Why Todd Gurley's Fantasy Football Stock Is on the Rise
What are certain factors that could cause a running back's fantasy football value to collapse? Almost anything you list could apply to Todd Gurley's 2016 season.
A bad offense that struggles to generate scoring drives? Check.
A poor offensive line that can't open up holes? Double check.
Mounting frustration that leads to general ineffectiveness? You betcha.
As a result, Gurley's draft stock this season is infinitely lower than it was just a year ago. He went from being the sixth overall pick and second running back off the board (in 12-team, PPR drafts, according to Fantasy Football Calculator) to going in the middle of the second round as the 10th-ranked back. That's a significant dip.
What makes all of this interesting is that Gurley's situation entering 2017 appears to be much better than it was entering last year. Some of the checklist above is less of an issue now, and it may mean that Gurley's stock is suddenly on the rise.
Let's take a look at what caused Gurley's issues last year. If we're going to start buying him, we need to make sure those things are less of a concern now than they were then. After that, we'll discuss what we should expect from Gurley entering 2017 based on the abundant changes that the Los Angeles Rams have made.
A Season of Misery
There's no masking how bad Gurley and the Rams were last year. You saw it with your eyes, and the numbers back it all up.
Gurley finished the season with -34.40 Rushing Net Expected Points (NEP), the metric we use to track the efficiency of teams and players. NEP shows us how many points a team would be expected to generate relative to expectation over the course of a season, providing context to specific situations. This helps us differentiate between the value of a two-yard rush on 3rd and 1 and that same two-yard rush on 3rd and 3.
There were 54 running backs who logged at least 80 carries in that season; only seven were worse on a per-carry basis than Gurley. He also ranked 46th in Success Rate, which shows the percentage of plays that result in an increase in expected points.
If you add in Gurley's poor metrics to an offense led by Jared Goff -- who was far and away dead last in Passing NEP per drop back among quarterbacks with 100 drop backs -- you can see the big issue. The Rams failed to generate scoring drives, sapping Gurley of the touchdown upside he needs in order to return on such a lofty investment. That just wasn't happening last year.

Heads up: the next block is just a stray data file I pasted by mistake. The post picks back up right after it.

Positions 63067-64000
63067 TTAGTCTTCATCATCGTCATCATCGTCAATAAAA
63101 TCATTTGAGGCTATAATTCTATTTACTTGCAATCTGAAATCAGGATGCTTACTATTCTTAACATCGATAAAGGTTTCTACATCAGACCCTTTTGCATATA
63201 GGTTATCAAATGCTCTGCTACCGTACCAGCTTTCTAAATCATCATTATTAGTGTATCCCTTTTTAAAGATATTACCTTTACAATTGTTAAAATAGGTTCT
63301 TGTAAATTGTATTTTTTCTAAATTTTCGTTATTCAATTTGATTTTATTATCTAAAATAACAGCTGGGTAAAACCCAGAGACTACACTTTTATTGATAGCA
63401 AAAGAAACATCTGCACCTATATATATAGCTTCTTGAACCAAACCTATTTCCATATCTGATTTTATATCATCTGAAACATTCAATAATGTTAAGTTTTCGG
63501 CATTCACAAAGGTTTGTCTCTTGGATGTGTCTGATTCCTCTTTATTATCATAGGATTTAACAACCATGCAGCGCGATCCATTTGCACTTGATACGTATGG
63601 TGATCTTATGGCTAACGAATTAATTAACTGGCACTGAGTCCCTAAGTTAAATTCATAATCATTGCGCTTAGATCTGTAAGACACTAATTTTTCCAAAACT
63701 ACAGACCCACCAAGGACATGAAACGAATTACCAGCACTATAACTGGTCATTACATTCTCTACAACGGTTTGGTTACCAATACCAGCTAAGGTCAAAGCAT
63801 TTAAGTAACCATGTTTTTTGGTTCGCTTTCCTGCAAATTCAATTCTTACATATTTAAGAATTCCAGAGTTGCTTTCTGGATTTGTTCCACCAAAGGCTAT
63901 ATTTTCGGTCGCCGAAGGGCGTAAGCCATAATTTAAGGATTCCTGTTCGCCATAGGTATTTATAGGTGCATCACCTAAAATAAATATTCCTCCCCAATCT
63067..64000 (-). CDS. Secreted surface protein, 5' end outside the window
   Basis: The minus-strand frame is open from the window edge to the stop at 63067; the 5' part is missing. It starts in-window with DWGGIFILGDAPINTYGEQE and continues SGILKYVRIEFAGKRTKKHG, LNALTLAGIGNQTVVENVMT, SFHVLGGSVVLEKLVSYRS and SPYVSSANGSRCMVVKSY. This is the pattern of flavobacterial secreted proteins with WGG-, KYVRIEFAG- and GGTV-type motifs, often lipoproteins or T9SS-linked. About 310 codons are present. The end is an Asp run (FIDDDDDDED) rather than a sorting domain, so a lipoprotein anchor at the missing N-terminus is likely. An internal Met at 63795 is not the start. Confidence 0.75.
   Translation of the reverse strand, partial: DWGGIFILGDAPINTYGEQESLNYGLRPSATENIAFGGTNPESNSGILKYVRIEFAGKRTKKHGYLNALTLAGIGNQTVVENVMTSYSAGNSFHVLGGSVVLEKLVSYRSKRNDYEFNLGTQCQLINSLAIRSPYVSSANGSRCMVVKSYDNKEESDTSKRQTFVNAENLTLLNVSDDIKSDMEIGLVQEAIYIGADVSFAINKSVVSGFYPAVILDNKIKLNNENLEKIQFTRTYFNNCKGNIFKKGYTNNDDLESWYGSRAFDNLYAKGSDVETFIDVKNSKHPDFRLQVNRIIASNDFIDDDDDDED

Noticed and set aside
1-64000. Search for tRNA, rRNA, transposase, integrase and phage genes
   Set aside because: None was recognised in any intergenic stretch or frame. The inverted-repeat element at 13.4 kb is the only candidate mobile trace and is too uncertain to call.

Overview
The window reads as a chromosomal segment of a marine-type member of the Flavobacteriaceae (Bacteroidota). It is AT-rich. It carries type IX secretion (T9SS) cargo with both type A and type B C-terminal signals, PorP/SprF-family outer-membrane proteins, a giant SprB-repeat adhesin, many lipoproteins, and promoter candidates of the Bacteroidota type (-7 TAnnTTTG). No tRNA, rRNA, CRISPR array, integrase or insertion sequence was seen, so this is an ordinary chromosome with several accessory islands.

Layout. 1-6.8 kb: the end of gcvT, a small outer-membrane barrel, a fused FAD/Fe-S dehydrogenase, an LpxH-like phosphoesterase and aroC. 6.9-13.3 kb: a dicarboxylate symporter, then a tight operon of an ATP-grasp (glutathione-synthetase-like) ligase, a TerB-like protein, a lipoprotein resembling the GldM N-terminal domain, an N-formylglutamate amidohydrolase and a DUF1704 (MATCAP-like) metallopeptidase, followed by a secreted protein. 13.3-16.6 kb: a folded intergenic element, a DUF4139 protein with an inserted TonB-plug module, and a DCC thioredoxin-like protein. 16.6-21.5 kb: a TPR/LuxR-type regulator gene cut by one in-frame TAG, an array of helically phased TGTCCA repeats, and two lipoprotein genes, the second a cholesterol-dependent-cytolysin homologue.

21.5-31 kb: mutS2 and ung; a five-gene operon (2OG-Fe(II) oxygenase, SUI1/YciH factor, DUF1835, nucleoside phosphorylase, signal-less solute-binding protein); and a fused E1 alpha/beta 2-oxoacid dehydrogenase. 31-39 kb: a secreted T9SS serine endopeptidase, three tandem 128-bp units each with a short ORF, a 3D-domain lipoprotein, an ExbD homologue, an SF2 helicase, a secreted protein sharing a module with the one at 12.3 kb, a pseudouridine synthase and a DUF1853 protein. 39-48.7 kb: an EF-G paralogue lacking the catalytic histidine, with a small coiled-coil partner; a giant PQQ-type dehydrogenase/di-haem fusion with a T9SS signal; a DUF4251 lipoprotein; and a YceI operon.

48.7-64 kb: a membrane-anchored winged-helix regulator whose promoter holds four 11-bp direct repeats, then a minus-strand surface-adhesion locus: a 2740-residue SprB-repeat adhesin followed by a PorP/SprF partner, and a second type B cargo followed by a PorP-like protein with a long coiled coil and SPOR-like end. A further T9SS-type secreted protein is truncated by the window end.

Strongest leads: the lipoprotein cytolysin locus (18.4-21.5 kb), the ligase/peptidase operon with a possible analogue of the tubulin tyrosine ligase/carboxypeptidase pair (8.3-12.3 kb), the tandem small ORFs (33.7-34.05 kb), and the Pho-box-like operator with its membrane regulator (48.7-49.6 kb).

Here's the catch with all of this, though. Even though Gurley had a nightmare season, he still managed to finish as the 15th-ranked running back in PPR leagues for the season. It was ugly, but he still wasn't that far below his draft slot for 2017.
Part of that is inflated by the fact that Gurley played 16 games (he was 21st in scoring if we look at points per game), but even that -- what you would hope is his floor -- could be worse. And his situation this year is wildly different.
A Season of Hope
If you name it, the Rams probably changed it in the 2017 offseason.
They kicked things off with a bang, hiring Sean McVay to replace the recently-fired Jeff Fisher. McVay acquired a similarly-disfunctional offense when he became Washington's offensive coordinator, and he turned them into a top-five passing offense in a hurry.
The offensive line was next on the to-do list. The Rams brought in free agent left tackle Andrew Whitworth, a move that would have big benefits for both Gurley and Goff.
From an efficiency standpoint, Gurley couldn't have been much worse when rushing left last year. The Rams ranked 31st in Success Rate when going that direction and 32nd when rushing right. They were a more respectable 11th up the middle. Adding Whitworth should reduce the number of trouble spots up front.